“Grundon has been a great partner to Stadium MK and has provided us with outstanding service levels for all our events and day to day waste management,” he said. “We have never been let down by Grundon over the near six-year partnership and it has been a pleasure to see their happy and helpful service team at Stadium MK.”
Another important part of Grundon’s service is advising the Stadium MK team on how to stay compliant with waste regulations. This is especially important when it comes to hazardous waste and WEEE (Waste Electrical and Electronic Equipment), which together range from batteries, aerosols and chemicals; to light bulbs and unwanted fridges and freezers. Larger items are collected by arrangement.
To help, Grundon has installed its Haz-Box containers which are small enough to fit inside a cupboard or under a table and provide the ideal place to store hazardous waste until there is enough to be collected.
The provision of monthly certification documents enables Stadium MK to demonstrate clear evidence of its approach towards responsible waste management, while annual waste statements show how overall improvements are being made year-on-year.
Although the recent pandemic and cancellation of events and activities make annual comparisons between different waste streams more difficult, figures show the results are clearly heading in the right direction.
The amount of glass recycled from the hotel and bars (no glass is allowed on the stadium concourse) rose steeply from January’s 2021 total of 0.6 tonnes to nearly 2.9 tonnes by November 2021 – a figure that continues to increase steadily as the hospitality sector returns to ‘normal’ capacity.
The baling of paper and cardboard has started to make a big difference too. Grundon’s flexible service means bales are only collected and sent for reprocessing when there are enough to make the journey worthwhile. Current collections are usually at least a tonne of paper and cardboard, and these are slowly increasing to the pre-pandemic levels of around three tonnes.
Savings of around 20% on the cost of general waste collections have been achieved, simply by segregating out food waste from general waste. Whereas previously, food waste went into the general waste compactor, it now goes into kitchen caddies which have been installed in the hotel, arena and stadium restaurants, bars and concourse kitchens.
The 120 litre food waste bins fit neatly into the kitchen areas and have clip top lids to avoid any spillage. Their size makes them easy for kitchen staff to move to the central waste collection area where it is swopped for an empty one.
All the food waste bins collected by Grundon every Tuesday and Friday are weighed, providing vital information about how much food is being thrown away.
The savings are achieved because segregated food waste is up to five times cheaper to dispose of per kilo than general waste, with the added benefit that it is sent to anaerobic digestion facilities where it is processed to generate green electricity and bio-fertiliser.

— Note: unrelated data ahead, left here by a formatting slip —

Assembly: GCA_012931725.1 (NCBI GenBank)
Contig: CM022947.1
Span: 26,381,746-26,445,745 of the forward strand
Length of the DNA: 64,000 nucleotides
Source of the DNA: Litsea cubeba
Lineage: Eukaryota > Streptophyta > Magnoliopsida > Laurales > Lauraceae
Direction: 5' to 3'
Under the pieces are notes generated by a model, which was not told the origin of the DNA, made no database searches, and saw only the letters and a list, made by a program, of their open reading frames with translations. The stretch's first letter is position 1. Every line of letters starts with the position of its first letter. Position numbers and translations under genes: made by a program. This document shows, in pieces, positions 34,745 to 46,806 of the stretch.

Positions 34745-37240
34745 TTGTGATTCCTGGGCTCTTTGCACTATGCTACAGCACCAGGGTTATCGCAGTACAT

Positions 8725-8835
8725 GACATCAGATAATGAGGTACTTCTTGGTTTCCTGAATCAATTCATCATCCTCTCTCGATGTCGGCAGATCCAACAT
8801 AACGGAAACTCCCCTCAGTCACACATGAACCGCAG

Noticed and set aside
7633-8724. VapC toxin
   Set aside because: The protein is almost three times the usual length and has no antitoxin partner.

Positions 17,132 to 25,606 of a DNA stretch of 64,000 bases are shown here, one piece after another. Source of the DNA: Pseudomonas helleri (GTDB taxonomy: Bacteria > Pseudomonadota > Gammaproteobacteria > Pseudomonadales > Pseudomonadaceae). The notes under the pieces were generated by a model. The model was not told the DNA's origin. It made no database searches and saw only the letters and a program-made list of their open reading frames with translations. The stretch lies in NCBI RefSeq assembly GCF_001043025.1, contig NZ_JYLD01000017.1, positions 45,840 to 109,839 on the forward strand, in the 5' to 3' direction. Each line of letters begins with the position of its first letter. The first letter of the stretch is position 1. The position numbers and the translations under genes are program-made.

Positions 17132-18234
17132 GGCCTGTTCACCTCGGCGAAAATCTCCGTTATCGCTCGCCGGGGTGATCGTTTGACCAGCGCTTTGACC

Figures show that segregated food waste collected in November 2020 was 0.8 tonnes, but by November 2021, the figure had risen to just short of three tonnes – roughly the monthly average which Grundon has been seeing since it first introduced the service.
A further benefit since Grundon took over operations has been the arrival of new general waste compactors – one installed straight away in 2016 and the second the following year. Both have an LCD panel to show when they are full, whereas previously operatives had to estimate the remaining space by tapping on the side.
One of the biggest achievements has been the diversion of general waste from landfill to Energy from Waste facilities, where it generates electricity for the National Grid. In 2018 alone, this process generated over 160KWh of power, saving 101,480 kgs of CO2 and saving the equivalent of planting 887 trees.
James regularly meets with Debbie to review the latest statistics and targets and she in turn discusses these with Nielsen.
One of the current goals is to introduce recyclable paper drinks cups for stadium visitors – a project that the Grundon team is currently advising on, and to look at ways of recycling cardboard pizza boxes from the recently opened Papa John’s operation in the East Stand.
Debbie concludes: “We’re setting new goals for 2025, by which time we hope to have increased our recycling rate to 50% and with James’ help, we’re well on the way.”
Nielsen added: “With more concerts and events set to return in 2022, it’s exciting and reassuring to know that the successful partnership with Grundon will help in sustainably managing the waste of Stadium MK going forward.
“Grundon has been a great partner to Stadium MK and has provided us with outstanding service levels for all our events and day-to-day waste management. It has been a pleasure to see their happy and helpful service team at Stadium MK.”